Tel Dor Excavation Project

Tel Dor office
Institute of Archaeology
Hebrew University of Jerusalem
Mt. Scopus 91950
Jerusalem, Israel
Tel. +972 (0)2 5881304

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Persian period

Historical References

Eshmun'azar In his epitaph, Eshmunazar, king of Sidon records that the 'lord of kings' (the Persian emperor) had given him the cities of Dor and Jaffa 'and all the rich grain-lands' [or: the lands of Dagon]' between them. The Persians perpetuated the imperial strategy of the Assyrians. They, too, needed Phoenician shipping to bring them luxuries and raw materials from far-off lands in times of peace, and to ferry their armies in times of war. The competition between the Phoenicians (and their champions - the Persians) and the Greeks for supremacy over the Mediterranean, had grown fierce, and resulted in a series of wars - which ended only when Alexander the great toppled the Persian empire. This competition was not all destructive, however. It is in this period that the impact of Hellenic culture starts to be manifested in the coastal regions of the Southern Levant.

At Dor, the Persian period marks a cultural change. The town is once again Phoenician, as evident in the building styles; cultic finds, such as figurines; and inscriptions. Remains of the well-built and bustling town, with streets dividing it into insulae, or blocks, are found in all excavation areas. A number of finds attest to the growing importance of Hellenic material culture, including especially imported pottery from Athens.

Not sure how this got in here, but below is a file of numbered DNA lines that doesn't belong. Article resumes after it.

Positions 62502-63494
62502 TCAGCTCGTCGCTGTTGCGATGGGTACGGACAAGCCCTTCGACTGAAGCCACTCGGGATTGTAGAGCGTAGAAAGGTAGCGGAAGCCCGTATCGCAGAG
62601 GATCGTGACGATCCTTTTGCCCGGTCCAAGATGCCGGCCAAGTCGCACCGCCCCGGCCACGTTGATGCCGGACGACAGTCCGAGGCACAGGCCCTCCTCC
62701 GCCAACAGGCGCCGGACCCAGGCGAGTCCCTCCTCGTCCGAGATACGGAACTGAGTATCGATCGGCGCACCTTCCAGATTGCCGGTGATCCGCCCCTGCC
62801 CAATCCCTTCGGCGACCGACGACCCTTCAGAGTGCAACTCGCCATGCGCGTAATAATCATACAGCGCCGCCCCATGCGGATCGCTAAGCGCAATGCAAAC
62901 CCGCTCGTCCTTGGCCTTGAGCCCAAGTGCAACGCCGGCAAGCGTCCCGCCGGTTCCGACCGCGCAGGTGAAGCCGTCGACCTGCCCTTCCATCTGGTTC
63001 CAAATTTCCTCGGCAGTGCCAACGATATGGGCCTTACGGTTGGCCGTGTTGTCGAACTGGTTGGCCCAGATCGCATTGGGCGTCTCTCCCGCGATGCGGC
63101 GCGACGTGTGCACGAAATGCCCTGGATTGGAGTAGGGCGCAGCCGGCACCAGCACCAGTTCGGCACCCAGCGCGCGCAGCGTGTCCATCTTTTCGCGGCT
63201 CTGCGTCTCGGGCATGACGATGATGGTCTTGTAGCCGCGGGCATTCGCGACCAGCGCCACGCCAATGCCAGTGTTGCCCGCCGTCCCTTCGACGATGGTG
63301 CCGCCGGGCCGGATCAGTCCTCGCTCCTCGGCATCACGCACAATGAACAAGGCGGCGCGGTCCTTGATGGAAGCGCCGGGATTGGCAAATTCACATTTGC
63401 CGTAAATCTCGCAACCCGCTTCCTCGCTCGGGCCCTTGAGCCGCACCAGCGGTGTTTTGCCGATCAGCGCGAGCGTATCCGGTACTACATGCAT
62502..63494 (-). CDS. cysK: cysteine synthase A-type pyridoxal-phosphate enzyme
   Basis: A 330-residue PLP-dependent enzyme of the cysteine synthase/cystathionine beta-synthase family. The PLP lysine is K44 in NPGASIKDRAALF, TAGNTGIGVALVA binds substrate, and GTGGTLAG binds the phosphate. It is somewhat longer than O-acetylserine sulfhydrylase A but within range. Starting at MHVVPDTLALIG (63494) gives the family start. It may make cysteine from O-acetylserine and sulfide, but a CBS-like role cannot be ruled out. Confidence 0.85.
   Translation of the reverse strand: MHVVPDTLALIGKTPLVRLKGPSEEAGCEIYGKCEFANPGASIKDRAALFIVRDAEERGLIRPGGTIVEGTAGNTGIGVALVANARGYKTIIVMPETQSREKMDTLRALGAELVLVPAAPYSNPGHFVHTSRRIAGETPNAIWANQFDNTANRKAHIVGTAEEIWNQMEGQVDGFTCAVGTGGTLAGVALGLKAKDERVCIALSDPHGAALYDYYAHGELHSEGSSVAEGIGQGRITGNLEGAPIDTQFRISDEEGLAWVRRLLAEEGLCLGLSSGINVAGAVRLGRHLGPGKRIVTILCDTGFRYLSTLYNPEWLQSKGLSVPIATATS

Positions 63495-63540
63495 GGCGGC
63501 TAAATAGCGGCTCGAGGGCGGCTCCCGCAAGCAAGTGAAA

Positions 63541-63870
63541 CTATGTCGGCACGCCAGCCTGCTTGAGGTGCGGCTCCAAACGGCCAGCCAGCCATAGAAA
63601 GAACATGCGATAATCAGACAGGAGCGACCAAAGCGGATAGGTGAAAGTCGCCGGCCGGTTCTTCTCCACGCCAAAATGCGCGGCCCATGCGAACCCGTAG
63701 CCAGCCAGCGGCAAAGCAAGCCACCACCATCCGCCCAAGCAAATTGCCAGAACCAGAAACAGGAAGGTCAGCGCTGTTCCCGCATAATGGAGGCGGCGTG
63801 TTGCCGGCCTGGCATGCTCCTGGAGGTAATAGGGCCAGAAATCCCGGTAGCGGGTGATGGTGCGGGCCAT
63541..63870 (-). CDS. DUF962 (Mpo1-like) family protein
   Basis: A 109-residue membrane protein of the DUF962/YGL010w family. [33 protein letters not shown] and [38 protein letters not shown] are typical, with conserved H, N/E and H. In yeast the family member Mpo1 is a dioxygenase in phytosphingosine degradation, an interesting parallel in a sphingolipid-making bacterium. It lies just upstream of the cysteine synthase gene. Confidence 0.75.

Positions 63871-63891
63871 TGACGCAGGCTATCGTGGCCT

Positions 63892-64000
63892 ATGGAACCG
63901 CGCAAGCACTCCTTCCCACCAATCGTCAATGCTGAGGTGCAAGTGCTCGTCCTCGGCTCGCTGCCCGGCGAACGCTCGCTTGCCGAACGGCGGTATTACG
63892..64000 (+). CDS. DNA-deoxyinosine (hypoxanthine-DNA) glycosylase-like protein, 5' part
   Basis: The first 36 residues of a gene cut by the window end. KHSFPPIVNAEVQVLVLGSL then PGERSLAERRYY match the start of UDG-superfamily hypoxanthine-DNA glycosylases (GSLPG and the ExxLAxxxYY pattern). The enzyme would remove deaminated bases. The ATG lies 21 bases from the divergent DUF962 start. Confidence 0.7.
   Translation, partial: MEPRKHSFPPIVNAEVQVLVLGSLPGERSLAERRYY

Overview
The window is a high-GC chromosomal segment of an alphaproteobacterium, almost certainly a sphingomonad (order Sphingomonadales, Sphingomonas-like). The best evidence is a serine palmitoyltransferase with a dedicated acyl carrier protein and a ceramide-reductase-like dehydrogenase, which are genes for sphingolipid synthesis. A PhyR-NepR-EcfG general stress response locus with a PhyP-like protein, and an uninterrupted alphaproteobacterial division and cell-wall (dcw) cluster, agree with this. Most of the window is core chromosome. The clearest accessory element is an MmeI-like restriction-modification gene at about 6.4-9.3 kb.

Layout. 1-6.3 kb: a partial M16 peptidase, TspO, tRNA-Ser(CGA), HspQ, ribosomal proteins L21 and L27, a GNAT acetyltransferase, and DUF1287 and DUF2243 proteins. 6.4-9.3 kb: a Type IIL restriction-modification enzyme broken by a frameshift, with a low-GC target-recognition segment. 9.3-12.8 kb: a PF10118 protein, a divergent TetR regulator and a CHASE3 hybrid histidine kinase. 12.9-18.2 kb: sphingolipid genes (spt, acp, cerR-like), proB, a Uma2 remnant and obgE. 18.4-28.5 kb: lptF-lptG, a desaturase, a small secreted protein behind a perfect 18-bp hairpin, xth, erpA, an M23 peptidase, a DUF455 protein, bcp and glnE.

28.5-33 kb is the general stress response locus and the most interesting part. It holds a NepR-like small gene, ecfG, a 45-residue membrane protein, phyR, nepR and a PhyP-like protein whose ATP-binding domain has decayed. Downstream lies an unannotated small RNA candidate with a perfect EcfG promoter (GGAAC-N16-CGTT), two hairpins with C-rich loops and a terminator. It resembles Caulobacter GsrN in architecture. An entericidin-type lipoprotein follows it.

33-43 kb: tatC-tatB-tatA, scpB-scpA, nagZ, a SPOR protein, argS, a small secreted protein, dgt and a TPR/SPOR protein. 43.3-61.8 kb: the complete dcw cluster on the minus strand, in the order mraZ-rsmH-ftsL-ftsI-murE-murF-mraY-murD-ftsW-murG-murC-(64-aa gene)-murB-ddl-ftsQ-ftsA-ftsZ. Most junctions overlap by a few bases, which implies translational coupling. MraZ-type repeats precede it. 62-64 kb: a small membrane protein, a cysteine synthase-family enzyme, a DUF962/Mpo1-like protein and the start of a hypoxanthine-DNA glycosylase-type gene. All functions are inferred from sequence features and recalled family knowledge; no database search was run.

Archaeological results

Area A

Local phases 6-7: Section of Ir2b - Persian offset-inset city wall is reused in this phase. Earliest evidence for the orthogonal town plan of the Persian - Roman period.

Area C

Earlier Persian Period (local phases 6/C0, 5a/C1, 6/C2): The sequence of fortifications in area C1 shows reuse of a composite mud-brick and stone offset-inset city wall, first built in the Iron Age. Probes in areas C1 and C0, and a well-preserved part of insula C2 indicate that all three insulae, as well as both street I and street II were already built up in this period, and though facades and inner partitions were shifted, the town plan changed little henceforward -- till the Roman era.

Area D1

figurine Earlier Persian period remains consist mainly of pits. Any architecture there may have been was destroyed by the construction of the western wing of 'Monumental Hellenistic Complex'. A section cut in the southern slope, below the dye-installation, revealed several Iron Age phases, spanning late IR1 and the IR2 period.

Area G

Local phases 3-4: The open, possibly public nature of this part of town is evident in the Hellenistic and Persian periods. The center of the area seems to have been an open space throughout these eras and to the east and south of it were what appear to be residential insulae.
To the west and north, on the other hand, were found massive ashlar foundations of the facades of large public structures. Most of the buildings themselves, though, are outside the excavated area. In the Persian period the open area was riddled with pits, some containing refuse of purple dye industry.